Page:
But the principal problem with this production is that it is staged in Arena’s Fichandler Stage, requiring that it be in the round. Many productions benefit from such staging; Arena’s marvelous Oklahoma!, where the actors moved around and their powerful voices reached all corners of the theater, was one such production. But The Great Society, with its intimate conversations, extended speeches, and ruminative monologues, is not one of them. For extended periods characters stand (or sit) with their backs to one of the four audience sides, and this not only shields their faces from part of the audience, but diminishes their voices as well.
The Great Society
closes March 11, 2018
Details and tickets
This was not so much of a difficulty for All the Way, a livelier play, but it is here, notwithstanding Donnelly’s efforts to find interesting places to stage scenes, some wonderful, uncredited special effects (I particularly liked the way the fire scenes in the Watts riots were handled) and high production values generally.
Willis and Wright do excellent work here, as they did in All the Way, gifting us with complex, rounded characters who both mold history and are haunted by it. To the extent that actors are given roles with some meat on them — Shearer, Bing, Early, Wallace, Andrew Weems as Chicago Mayor Richard Daley and Richmond Hoxie as J. Edgar Hoover — they rise to the occasion. To the extent that Schenkkan has failed to write a complete character, the actors are unable to fill in the blanks.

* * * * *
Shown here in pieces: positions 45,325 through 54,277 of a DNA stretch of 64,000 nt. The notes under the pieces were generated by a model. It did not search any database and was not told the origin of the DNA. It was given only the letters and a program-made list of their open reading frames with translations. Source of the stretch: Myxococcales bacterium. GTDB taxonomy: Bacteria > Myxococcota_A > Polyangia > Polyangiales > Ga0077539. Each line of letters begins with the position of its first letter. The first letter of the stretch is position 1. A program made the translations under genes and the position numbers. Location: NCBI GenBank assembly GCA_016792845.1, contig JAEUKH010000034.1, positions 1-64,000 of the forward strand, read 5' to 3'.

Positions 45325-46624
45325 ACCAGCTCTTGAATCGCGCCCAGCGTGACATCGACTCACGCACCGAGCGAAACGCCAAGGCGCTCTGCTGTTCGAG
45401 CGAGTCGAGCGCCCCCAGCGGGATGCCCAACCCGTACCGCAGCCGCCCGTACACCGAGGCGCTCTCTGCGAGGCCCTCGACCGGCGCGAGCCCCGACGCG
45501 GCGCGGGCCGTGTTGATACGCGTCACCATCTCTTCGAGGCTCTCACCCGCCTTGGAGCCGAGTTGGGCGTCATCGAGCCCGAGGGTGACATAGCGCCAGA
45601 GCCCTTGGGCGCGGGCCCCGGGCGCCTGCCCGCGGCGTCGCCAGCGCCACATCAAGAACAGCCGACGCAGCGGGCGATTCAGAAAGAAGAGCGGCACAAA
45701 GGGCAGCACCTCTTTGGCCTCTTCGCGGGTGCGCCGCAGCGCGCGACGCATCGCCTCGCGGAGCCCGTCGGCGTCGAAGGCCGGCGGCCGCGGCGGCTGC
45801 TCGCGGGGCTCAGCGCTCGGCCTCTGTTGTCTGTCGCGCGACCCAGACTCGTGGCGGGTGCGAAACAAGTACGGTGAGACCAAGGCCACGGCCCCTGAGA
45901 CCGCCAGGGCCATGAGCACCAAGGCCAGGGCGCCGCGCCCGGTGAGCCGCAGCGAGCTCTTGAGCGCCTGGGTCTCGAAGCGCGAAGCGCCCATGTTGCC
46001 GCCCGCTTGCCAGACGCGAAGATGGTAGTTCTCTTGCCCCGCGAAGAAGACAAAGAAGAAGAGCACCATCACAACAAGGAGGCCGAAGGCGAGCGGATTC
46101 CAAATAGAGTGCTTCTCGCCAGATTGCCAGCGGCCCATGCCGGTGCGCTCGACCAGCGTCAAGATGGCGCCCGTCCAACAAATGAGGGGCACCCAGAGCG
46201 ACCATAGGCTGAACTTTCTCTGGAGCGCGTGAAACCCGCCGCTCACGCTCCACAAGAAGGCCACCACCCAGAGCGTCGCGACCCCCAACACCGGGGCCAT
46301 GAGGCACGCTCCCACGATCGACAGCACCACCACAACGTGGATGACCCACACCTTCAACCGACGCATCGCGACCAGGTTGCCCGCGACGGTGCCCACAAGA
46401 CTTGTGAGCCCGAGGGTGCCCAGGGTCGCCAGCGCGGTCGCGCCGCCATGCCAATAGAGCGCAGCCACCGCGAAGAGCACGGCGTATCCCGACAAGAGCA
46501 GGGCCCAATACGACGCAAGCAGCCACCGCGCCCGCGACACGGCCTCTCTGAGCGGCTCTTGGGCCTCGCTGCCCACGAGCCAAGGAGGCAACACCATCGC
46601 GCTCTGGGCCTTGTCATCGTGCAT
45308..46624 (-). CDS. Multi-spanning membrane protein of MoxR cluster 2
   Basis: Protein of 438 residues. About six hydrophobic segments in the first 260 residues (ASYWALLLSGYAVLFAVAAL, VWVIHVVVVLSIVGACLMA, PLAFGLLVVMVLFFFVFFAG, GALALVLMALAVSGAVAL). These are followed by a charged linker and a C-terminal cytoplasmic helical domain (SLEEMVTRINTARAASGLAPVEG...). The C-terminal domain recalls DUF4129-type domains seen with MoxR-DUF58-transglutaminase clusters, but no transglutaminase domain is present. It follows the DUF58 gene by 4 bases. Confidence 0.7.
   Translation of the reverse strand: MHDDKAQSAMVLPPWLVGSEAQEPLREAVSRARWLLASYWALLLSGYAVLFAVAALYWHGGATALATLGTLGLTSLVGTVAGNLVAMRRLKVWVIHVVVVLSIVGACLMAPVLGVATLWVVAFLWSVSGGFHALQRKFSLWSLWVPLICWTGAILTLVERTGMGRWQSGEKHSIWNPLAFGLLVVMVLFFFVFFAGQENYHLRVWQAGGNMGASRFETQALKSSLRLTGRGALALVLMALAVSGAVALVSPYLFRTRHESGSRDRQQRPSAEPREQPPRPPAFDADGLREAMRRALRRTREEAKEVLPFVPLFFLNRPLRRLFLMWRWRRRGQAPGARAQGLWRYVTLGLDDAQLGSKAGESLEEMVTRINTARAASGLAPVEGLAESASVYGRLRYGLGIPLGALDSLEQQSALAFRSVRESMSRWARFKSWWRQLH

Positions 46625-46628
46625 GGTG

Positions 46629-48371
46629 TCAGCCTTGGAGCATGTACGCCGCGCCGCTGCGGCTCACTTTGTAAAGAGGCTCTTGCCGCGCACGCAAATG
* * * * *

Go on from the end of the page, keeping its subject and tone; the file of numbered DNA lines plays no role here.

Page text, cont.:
I’d still see it if I were you, though. Because this is a play in which the principal provider of drama is not the playwright, the director, or the actors. He is instead Lyndon B. Johnson, 36th President of the United States, who brought will, passion, design and desire to the White House — as perhaps the greatest dramatist of our times — and thus serves to remind us, in these pallid days, how great America can be.
The Great Society, by Robert Schenkkan, directed by Kyle Donnelly . Featuring Jack Willis, Stephen F. Schmidt, Lawrence Redmond, Cameron Folmar, Deona Bouye, John Scherer, Elliott Bales, Craig Wallace, Megan Graves, Richmond Hoxioe, Tom Wiggin, Desmond Bing, Bowman Wright, Jaben Early, Gary-Kayi Fletcher, Andrew Weems, Susan Rome, Brook Berry, Eli El, Clayton Pelham Jr., Ben Ribler, Reginald Richard, and Alana D. Sharp . Set designer: Kate Edmunds . Costume designer: Nan Cibula-Jenkins . Lighting designer: Nancy Schertler . Original music and sound design . David Van Teighem . Production designer: Aaron Rhyne . Wig designer: Anne Nesmith . Fight director: Joe Isenberg . Dialect coach: Mary Coy . Dramaturg: Naysan Mojfani . Casting director: Victor Vazquez . New York Casting: Geoff Josselson, C.S.A. Stage manager: Kurt Hall, assisted by Marne Anderson . Produced by Arena Stage . Reviewed by Tim Treanor.
Yes, in the round did not work. I unfortunately missed far too much of the dialogue to completely follow the narrative.